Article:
Ah, April in Spain. First swim in the sea, soaking up the sunshine… life’s good. Here is a celebratory photo shoot of industrious Andalusian bees on the Atlantic coast.
You don’t know what you have until it’s gone. Then you miss it. But you can also learn something along the way.
This year is the first that I am living alone, in a tiny studio flat in London. I’m trying to decide whether I like it. On balance, I think not. Having my own space is fantastic – I value seclusion more than most – but only when the seclusion can be suspended on demand. If you’ve ever had to move alone to a new city, you will know that social interactions with people whom you’ve only recently met don’t work like this. I do appreciate the peace especially after a long day at uni, but those only come twice a week, now. As usual, I want to have my cake and eat it.
At home, growing up, I could wander around the house to see what my parents and brother were up to, and school provided at least a minimum of social interaction with non-family members. As an undergrad, I lived in college for two years and in student housing with friends for another. This really was the best of both worlds: my room was my own, but I could count on having friends around at meal times and we would schedule social study breaks. I never hung out with the people on my course, but housemates and university societies kept me more than socially active.
Now, I sometimes go a whole day without speaking to anyone face-to-face. Don’t feel too sorry for me – I’m in a fantastic relationship and my life is pretty great – I’m just pointing this out as an annoying realisation of the cost of privacy. Small spells of isolation are not the end of the world, but over time, they can be pretty draining. I have discovered, through experience, why Sims have a ‘social’ meter on their needs tab. (A feature that mystified me as a child – especially the way it would completely replenish by the magic of WooHoo.)
It’s actually rather profound stuff. We need other people. We’re just not built to be alone for too long. So, even if I have plenty of work that can be done from home, I try not to let a day go by when I don’t leave my flat at some point. When social interactions can’t be arranged, there are a few alternatives. Skype is God’s gift to millennials, but I find that I don’t make the time for it as often as I could. More often, it’s exercise that I turn to. A brisk run is like an orgasm for the endocrine system. Some days, brief conversations with strangers (say, in the supermarket) become valuable interactions! Try not to judge me, I promise this is not as sad as it sounds.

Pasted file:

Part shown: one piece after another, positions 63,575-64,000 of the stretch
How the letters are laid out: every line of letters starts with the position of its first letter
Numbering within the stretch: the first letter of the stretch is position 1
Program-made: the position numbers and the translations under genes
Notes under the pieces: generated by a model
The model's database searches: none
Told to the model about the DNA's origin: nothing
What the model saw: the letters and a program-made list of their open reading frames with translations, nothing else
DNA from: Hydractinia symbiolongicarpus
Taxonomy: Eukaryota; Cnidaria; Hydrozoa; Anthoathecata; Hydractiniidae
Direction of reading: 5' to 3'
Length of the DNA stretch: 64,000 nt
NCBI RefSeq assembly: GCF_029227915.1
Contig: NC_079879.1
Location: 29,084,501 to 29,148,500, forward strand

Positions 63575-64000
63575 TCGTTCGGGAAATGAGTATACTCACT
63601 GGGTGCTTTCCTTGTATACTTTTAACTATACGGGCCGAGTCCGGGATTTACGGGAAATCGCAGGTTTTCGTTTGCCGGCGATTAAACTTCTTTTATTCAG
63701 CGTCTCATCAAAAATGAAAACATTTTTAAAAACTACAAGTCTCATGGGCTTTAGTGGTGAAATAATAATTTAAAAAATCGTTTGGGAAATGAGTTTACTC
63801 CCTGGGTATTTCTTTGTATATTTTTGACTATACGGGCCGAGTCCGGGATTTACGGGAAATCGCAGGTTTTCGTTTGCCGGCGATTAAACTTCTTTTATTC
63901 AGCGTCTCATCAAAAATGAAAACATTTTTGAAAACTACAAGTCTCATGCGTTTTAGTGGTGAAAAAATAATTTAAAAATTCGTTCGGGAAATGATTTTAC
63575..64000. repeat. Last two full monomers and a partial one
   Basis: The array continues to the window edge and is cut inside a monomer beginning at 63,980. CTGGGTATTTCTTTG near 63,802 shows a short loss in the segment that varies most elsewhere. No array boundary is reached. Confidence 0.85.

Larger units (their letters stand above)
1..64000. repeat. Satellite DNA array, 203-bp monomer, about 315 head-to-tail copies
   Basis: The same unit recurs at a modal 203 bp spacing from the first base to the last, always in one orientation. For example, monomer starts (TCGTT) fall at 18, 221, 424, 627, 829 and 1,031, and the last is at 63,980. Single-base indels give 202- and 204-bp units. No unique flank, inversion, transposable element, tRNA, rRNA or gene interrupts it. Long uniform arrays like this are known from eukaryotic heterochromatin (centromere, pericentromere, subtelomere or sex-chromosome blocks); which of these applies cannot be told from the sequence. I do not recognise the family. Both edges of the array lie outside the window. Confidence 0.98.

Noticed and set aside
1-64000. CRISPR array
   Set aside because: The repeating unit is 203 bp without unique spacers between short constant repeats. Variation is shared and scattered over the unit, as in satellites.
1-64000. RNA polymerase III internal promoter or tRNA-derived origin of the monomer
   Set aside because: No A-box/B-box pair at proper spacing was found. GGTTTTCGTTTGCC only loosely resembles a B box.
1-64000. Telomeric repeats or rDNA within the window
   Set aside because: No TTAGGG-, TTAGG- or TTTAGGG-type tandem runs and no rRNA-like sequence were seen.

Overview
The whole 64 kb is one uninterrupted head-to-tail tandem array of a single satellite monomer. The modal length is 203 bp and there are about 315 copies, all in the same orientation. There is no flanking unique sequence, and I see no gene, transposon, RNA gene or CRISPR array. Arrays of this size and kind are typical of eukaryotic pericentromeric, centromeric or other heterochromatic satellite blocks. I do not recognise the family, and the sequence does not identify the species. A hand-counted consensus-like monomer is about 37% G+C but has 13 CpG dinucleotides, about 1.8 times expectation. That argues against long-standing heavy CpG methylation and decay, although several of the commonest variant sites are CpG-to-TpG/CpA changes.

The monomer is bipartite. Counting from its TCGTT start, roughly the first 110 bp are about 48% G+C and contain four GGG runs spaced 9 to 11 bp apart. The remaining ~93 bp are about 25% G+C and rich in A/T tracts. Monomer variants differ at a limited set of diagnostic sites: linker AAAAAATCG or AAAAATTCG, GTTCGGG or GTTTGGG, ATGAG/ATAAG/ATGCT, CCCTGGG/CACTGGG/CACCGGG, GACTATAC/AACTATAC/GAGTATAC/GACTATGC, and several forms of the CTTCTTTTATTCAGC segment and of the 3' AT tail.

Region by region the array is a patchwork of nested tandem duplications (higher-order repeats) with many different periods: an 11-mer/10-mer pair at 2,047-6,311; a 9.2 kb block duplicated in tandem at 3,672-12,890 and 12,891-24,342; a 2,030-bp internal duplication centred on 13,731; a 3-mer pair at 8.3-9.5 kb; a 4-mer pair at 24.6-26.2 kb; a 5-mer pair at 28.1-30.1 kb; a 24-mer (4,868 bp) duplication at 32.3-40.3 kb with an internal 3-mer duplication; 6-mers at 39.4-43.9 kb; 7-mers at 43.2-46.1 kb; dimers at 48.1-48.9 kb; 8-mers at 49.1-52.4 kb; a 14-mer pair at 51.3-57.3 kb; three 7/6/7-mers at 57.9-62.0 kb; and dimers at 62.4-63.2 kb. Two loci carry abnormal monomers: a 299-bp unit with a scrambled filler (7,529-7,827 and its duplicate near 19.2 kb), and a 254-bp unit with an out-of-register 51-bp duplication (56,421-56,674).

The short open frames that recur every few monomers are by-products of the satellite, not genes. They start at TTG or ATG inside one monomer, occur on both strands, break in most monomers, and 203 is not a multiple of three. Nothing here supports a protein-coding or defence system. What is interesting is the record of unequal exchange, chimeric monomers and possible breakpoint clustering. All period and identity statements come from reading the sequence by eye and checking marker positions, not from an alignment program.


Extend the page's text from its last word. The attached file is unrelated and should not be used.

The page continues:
The truth is, I am often too busy to justify the vast investments of time required for short socials in London (this place is bloody huge), so I only set aside the hours when I think it will be worth it. I know, I’m the worst. My horribly calculating brain has begun to treat social time as a transaction, only to be carried out after careful cost-benefit analysis. I also confess that, at this point in my life, meeting new people is an effort, time spent getting to know acquaintances, an investment.
The problem is compounded by my fondness of solitude, or perhaps of the industriousness that comes of it. And I realise that I am starting to sound like a grinchy hermit who chooses to ignore social gatherings by convincing himself that there are important tasks to complete alone. But I’m not too antisocial when my coursework pressure ebbs, I promise! I like going out as much as the next person, but at times there just really isn’t much going on that I can go to. Anwyay, next year I’m aiming for housemates. I’m picky about sharing living space with others – but, as I said, it’s measured on balance, innit?
I moved to the UK more than three years ago now. This is my first in London, after my time at uni in the Northeast. One of the things that I still miss most from home is the amount of daylight we get throughout the year. It’s not so much the British rain, or the cold, that bother me, but the almost constant gloom of Winter. Weeks on end of grey cloud cover, each day punctuated by a half-sensed sunset early in the afternoon…
My dad has always said that he couldn’t imagine living somewhere without seasons. I share his sentiment. Any change of season is a welcome change, but I especially welcome Autumn and Spring. Perhaps it is because they come with the most visible changes, and the most longed-for reliefs. In Spain, the cranes will be flying home northward, and the swallows settling in under our eaves from their long journey. The toads will be screaming their orgies outside the house at night, and the almond trees will have bloomed.